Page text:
February was a rare down month for the now nearly one-year-old NJ sports wagering industry, with handle clocking in at just $320.4 mm, down from a record-breaking $385.3 mm in the month of January and just slightly ahead of the industry’s December tally.
Revenue also took a substantial hit, down from $18.8 mm in January to $12.7 mm last month.
These rather significant dropoffs feel like they should be alarm sounding, especially given the newness of the industry. But that’s hardly the case.
A Super disaster
The revenue dip is easily explained by bettors coming up roses on the biggest betting event of the calendar year: the Super Bowl. The industry lost a whopping $4.57 million on the game, in part due to the New England Patriots being public betting darlings, but also due to FanDuel Sportsbook offering 53/1 moneyline odds on both sides to new customers.
On the flip side, Super Bowl handle was genuinely disappointing, coming in at just $39.5 mm, compared to $145.9 mm for Nevada. This discrepancy should serve as a valuable lesson — and really a wake-up call — for NJ sportsbooks and the greater gaming industry, who must come to grips with the fact that Atlantic City isn’t nearly the destination market that Las Vegas is.
As for the rest?
Historically, Nevada handle has dropped 17.2% from January to February. The drop this year in New Jersey? 17%.
Avg drop in handle in NV from Jan to Feb over the last 10 years: 17.2%
Drop in handle in NJ from Jan to Feb in 2019: 17%
— Captain Jack Andrews (@capjack2000) March 13, 2019
With this and the disappointing Super Bowl performance in mind, it’s not a reach to say that New Jersey sports betting outperformed Nevada’s industry on all but one day of the month, relatively speaking.
Dips in February are expected, due to the month’s shorter duration and the fact that NBA games don’t run for a full week during the middle of the month. So far this year, basketball has accounted for $287.1 mm of the NJ industry’s $706 mm completed events handle (41%). Suffice it to say, a week without NBA betting is downright devastating to industry handle.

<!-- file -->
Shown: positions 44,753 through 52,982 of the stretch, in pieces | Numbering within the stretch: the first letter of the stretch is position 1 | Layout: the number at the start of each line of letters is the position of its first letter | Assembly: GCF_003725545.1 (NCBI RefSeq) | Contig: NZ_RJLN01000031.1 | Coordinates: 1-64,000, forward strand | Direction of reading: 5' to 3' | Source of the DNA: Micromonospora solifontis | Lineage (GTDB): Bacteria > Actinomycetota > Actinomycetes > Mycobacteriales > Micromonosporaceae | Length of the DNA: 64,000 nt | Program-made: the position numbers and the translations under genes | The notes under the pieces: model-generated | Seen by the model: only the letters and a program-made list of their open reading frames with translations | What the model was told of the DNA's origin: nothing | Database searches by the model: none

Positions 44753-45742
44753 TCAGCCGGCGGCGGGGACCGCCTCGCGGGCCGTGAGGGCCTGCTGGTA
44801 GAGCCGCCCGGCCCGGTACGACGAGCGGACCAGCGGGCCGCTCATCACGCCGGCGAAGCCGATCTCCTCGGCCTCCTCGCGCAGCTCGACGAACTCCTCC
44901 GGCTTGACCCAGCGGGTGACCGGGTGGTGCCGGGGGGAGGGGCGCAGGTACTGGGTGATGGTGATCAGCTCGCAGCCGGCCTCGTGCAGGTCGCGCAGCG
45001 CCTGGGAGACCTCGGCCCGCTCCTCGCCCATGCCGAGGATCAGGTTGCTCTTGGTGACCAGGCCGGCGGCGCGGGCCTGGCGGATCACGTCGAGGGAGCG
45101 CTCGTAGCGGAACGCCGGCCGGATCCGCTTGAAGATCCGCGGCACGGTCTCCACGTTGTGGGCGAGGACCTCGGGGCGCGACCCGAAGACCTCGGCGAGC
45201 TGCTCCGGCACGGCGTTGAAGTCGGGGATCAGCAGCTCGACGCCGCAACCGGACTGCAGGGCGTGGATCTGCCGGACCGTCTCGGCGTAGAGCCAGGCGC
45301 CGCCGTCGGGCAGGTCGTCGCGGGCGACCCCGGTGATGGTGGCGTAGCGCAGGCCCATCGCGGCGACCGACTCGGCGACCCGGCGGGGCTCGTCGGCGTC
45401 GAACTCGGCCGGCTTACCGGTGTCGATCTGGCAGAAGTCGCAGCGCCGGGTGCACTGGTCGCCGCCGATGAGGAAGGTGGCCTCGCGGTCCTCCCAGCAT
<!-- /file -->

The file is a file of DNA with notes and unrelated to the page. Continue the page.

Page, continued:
With the NBA playoff races heating up and, of course, March Madness in full swing, expect March handle to reach new heights in New Jersey.
Online increases its foothold
According to NJ DGE figures, online wagering accounted for $258.9 mm of industry handle, or an eye-watering 80.8%. To date, there hasn’t been a single month where online wagering didn’t increase its dominance, shooting up from 72.1% in November, to 75.5% in December, and 79.2% in January, before tipping over 80% last month.
Retail outlets had a much rougher go of it, with handle decreasing from $80.3 mm in January to just $61.5 mm. Atlantic City books got particularly hammered, with Bally’s, the Borgata, Golden Nugget, Harrah’s, Ocean Resort, and Tropicana all incurring revenue losses. The Borgata’s reported revenue of -$715.7k was an industry worst. Monmouth Park retail wasn’t too far behind at -$501.9k in revenue, but at least it performed solidly online ($1.27 mm).
On the online side, it was sportsbooks licensed under the Meadowlands (FanDuel Sportsbook and newcomer PointsBet Sportsbook) that really flexed their muscles. The Meadowlands reported $6.59 mm in online revenue, which is more than half of total industry revenue (presumably most of this was generated by FanDuel). The retail book at the Meadowlands didn’t fare too shabbily either, pulling in an industry-best $1.5 mm in revenue.
Second place belonged to DraftKings, which saw its retail book at Resorts AC inch into positive terrain at $142.9k, and its online book generate a large portion of the $3.72 mm reported by Resorts Digital (BetStars NJ is also on the Resorts Digital license).
However impressive the DraftKings Sportsbook figures are, it’s becoming clearer with each passing month that FanDuel and The Meadowlands are the kings of sports betting in New Jersey.
One last note: Total YTD completed events win percentage for 2019 is about what one would expect it to be: 5.1%. Full breakdown as follows:
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